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6:34:34 PM
Apr 15, 2010
CONT'D - hour, what exactly WOULD you do to pass the hours? These people are not criminals, but they are being treated so. These people are not lazy bums, but they are being characterized as such. Bloomberg created the "gotcha" parameters, then pays off the media to defame those so accused (and usually innocent), inflaming public opinion against these unjustly maligned educators and thus gaining a favorable position with which to negotiate a less favorable contract for teachers. What is so hard to see about this? Yet judging from the vicious and ignorant comments posted by many here, Bloomberg's counting on an easily roused mob mentality ("Lynch them teachers! Hang 'em high!") worked admirably.
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7:37:54 PM
Apr 15, 2010
@EllenB- This is EXACTLY the truth. I dare anyone who does not work for the DOE to see what goes on these days in a school. Principals have been given carte blanche and g-d help the teacher who speaks out against him/her. They'll quickly find themselves in the rubber room on charges of corporal punishment based upon NONSENSE. Take on the thankless job of being union rep, file a grievance for a fellow colleague and you'll find yourself written up for insubordination or professional misconduct. The DOE and the Mayor cry that the Union is the reason that things move so slow but when you have 15 arbitrators for the entire city that work 5 DAYS A MONTH, whose fault is that? The 60 day rule has been in effect for years but those cases are few and far between.

Read more:

Diana Williams teaches Mulgrew that new rating system will lead to teaching-to-the-test

So pathetic: A broadcast journalist has to point out to United Federation of Teachers president Michael Mulgrew that the new teacher evaluation system (with plenty of observations --thanks, Ed Notes-- of what the system will mean, in action) will lead to more test-prep as "teaching":
On Sunday, May 16, 2010, WABC-TV's Diana Williams pointed out that the new rating system, with its placing 40 percent of a teacher's evaluation on student performance on standardized test performance, will lead to more teaching-to-the-test.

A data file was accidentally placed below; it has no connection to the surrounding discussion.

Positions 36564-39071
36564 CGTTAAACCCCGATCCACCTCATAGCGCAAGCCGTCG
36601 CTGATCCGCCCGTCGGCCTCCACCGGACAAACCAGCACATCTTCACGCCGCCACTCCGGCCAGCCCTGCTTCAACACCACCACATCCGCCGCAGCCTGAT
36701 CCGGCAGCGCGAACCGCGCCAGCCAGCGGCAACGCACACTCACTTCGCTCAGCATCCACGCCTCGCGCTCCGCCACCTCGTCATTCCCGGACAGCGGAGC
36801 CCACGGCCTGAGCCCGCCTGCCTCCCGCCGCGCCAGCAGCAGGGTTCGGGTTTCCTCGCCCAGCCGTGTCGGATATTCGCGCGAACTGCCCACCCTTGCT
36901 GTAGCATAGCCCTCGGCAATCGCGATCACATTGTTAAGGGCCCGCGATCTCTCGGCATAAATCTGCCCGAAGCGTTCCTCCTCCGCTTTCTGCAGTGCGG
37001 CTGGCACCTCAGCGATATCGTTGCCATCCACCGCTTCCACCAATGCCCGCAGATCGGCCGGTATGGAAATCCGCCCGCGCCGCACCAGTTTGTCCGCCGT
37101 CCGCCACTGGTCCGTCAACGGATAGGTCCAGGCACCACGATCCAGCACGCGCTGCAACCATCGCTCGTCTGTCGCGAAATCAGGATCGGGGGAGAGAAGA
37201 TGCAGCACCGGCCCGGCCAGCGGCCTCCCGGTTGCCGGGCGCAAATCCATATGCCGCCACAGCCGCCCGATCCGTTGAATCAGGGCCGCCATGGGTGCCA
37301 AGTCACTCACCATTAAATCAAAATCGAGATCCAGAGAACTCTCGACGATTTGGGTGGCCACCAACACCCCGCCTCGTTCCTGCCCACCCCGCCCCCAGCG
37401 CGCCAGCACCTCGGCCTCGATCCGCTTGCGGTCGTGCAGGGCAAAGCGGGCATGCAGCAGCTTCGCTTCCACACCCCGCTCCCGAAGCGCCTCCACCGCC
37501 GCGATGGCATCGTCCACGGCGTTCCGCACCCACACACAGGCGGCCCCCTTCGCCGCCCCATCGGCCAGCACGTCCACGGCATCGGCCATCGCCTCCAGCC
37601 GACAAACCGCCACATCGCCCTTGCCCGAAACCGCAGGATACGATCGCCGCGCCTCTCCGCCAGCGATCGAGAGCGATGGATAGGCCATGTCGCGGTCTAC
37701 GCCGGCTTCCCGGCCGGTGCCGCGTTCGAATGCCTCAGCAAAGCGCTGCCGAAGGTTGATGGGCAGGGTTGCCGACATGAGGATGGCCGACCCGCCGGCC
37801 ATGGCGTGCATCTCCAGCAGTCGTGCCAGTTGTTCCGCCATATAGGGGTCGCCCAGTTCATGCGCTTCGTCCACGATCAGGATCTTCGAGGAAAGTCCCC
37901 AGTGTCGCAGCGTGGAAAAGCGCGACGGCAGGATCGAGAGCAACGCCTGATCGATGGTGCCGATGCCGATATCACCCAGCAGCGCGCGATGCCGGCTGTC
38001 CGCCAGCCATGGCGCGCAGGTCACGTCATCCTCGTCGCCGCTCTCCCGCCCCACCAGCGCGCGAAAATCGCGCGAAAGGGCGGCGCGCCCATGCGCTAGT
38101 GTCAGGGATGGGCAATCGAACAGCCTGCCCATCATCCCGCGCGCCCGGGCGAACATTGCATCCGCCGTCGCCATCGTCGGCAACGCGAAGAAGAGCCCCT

The lame UFT president evaded that point.

Does anyone in the media ever consider the pitfalls of test-emphasis when so many factors are generally beyond a teacher's control, such as whether a student actually shows up to class?

Pertaining to the last point above, note these comments in reaction to a Washington Post article, "Is the public turning against teachers unions?":
if teachers had to deal less with bad parenting (behavior, morals, discipline, work ethic, etc...) and ineffective administrative practices (rules with unrealistic or little punishment, false threats, etc...) then we would be a little less "bad". i am SICK and tired of not having my students show up to school regularly, on time, with materials, and willing/ready to do any work. i guess it must be because i'm a bad teacher and has nothing to do with the fact that most of my students have no accountability nor support from home to push them to appreciate an education.
(Granted, the lower case first-person "i" doesn't look good.)

Could your observations and performance ratings play havoc with your health?

Tara Parker-Pope, writing last Tuesday, May 17, 2010, in "The New York Times" wrote on "Time to Review Workplace Reviews?."

You think your administrator is tough? And that performance evaluations are petty and arbitrary?
As Parker-Pope wrote, you're not alone. And both health and management experts think that they are both overrated and often detrimental to workers' physical and emotional health.


A number of studies have documented the health toll of workplace stress, showing that unhappy workers are at higher risk for heart problems and depression, among other things. This month, Danish researchers reported on a 15-year study of 12,000 nurses finding that nurses struggling with excessive work pressures had double the risk for a heart attack. And a British study tracking 6,000 workers for 11 years found that those who regularly worked more than 10 hours a day had a 60 percent higher risk for heart disease than those who put in 7 hours.

Samuel A. Culbert, a clinical psychologist who teaches at the Anderson School of Management at the University of California, Los Angeles, says too many people work in a “toxic” environment, and the title of his new book (from Hachette) throws a spotlight on one of the culprits: “Get Rid of the Performance Review!”

Annual reviews not only create a high level of stress for workers, he argues, but end up making everybody — bosses and subordinates — less effective at their jobs. He says reviews are so subjective — so dependent on the worker’s relationship with the boss — as to be meaningless. He says he has heard from countless workers who say their work life was ruined by an unfair review.